The Western quest for origins received an initial formulation in the recognition of a philological relationship between Sanskrit, Latin, Greek and other languages of Europe. Already in the Enlightenment, there was much speculation regarding India, its culture, language and peoples. Many of the uninformed assessments of this time would resurface in subsequent Orientalist scholarship, Romantic mythography, nineteenth-century linguistic science, and race theory. Excited by the linguistic affinity between Sanskrit and other languages, Orientalist scholars fostered the comparative science of religion and mythology that developed a vision of an Aryan race as the originator of Indian and European culture. The belief in Indo-European origins further spurred European interest in Vedic Aryan sources. The chapter focuses on the work of Voltaire, Herder, German Romantic mythographers and Max Müller, who established a vision of the Aryan through their reading the Veda and posited Sanskrit scripture as an alternative to the Bible. Speculation regarding the Aryan provided a means whereby Indian history could be used to create a fresh historical tradition that expressed specifically European political and ideological interests. What Europeans sought in India, the chapter argues, was not Indo-European religion but a reassessment of Judaeo-Christianity.
The nineteenth-century roots of segregationist folk theology in the American South
Stephen R. Haynes
Scholarship on the Christian defence of Jim Crow-era racial segregation has tended to downplay its similarities with antebellum support for slavery. The prevailing view is that religious apologies for segregation had little if anything in common with the robust pro-slavery arguments from Scripture developed in the nineteenth century. However, slavery apologists had compensated for the absence of biblical racism by interpreting one text (Genesis 9:20–7) in ways that would prove a boon to segregationists. Although the so-called curse of Ham would lose its appeal with the demise of slavery, proslavery interpreters’ habit of racialising Noah’s descendants made this section of Scripture of continued interest to racist Bible readers in the century after the Civil War. Understood as a narrative disclosure of God’s will for distinct ethnic groups in the postdiluvian dispensation, Genesis 9–11 became basis for a biblical defence of Jim Crow. Surveying examples from both elite and non-elite contexts makes it possible to identify the dominant forms and persistent themes of a ‘distinction and dispersal’ tradition of biblical interpretation that reveals surprising connections between the religious defences of slavery and segregation.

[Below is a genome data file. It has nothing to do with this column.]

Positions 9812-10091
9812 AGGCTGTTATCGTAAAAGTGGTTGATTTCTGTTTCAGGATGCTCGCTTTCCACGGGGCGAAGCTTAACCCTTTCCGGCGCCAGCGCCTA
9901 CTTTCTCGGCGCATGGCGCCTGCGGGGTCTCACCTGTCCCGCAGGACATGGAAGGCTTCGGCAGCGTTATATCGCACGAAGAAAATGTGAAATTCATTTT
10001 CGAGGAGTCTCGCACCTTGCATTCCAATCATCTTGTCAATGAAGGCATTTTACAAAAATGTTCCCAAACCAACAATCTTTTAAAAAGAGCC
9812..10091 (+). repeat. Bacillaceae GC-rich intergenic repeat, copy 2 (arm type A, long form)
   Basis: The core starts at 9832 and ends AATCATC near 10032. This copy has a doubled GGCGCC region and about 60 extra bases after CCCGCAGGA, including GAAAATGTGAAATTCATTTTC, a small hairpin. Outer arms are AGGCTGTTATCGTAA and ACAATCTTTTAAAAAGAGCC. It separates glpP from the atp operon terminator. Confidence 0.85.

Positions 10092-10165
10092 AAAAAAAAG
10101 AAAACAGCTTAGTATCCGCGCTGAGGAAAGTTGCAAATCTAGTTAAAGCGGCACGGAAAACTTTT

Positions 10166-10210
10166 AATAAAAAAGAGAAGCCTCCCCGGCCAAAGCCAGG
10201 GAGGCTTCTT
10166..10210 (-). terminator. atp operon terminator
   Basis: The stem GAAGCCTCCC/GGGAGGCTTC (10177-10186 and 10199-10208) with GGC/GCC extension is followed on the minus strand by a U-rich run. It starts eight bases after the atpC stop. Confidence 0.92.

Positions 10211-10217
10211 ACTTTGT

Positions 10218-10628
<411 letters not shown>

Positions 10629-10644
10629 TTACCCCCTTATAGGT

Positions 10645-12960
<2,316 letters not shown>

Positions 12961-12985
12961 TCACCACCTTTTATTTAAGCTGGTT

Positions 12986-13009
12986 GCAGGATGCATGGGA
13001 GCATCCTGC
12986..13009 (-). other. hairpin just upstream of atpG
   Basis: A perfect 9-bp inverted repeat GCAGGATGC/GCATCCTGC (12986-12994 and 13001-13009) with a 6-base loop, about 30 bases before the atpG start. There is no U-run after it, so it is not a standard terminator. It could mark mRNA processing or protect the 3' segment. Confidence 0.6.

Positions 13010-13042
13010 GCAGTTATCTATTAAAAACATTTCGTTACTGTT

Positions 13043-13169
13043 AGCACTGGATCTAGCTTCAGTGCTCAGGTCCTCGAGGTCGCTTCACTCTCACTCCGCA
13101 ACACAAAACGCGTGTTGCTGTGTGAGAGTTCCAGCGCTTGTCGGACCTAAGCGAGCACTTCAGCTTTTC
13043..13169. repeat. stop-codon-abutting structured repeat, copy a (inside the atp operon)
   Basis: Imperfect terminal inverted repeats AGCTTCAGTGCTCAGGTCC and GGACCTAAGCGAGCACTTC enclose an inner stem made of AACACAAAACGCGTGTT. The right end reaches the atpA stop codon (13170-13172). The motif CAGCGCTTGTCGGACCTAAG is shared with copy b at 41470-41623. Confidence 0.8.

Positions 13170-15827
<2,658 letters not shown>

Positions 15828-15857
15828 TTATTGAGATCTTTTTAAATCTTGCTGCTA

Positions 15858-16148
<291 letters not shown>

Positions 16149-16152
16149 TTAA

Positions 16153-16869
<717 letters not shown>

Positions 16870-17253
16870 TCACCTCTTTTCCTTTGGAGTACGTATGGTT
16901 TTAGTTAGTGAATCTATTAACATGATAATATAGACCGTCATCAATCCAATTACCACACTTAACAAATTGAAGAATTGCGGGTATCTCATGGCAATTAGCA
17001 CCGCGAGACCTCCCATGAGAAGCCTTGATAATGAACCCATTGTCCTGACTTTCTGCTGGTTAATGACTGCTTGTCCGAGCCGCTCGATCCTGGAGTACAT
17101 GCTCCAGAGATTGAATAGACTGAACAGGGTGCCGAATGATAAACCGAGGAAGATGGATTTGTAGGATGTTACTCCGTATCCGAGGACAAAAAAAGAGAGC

In the highly politicised world of nineteenth-century Russian religious culture, translation of the Bible became a source of major conflict. Who had the right to translate the Bible? What base texts were authoritative? What was to be the language of the modern Russian Bible? This chapter focuses on the controversy dividing Russian prelates in the 1850s over the renewal of Russian biblical translation efforts following the thirty-year hiatus imposed by Emperor Nicholas I. The chapter explores four touchstone moments when the politics of empire and nation came to be sharply represented in conflicts over biblical translation: (1) the conflict in the early nineteenth century over the imperially sanctioned Russian Bible Society; (2) the internal debate of the 1850s in the Holy Synod over the reopening of modern Russian biblical translation; (3) the conflicts linking the Jewish question with biblical translation in the last half of the nineteenth century; and, briefly, (4) the contemporary issue of biblical translation in the context of the current international conflict over Ukraine. The chapter argues that these fault lines reflected deep divisions over how best to accommodate ethnic diversity and incipient secularisation within Russian religious culture from the nineteenth century to the present day.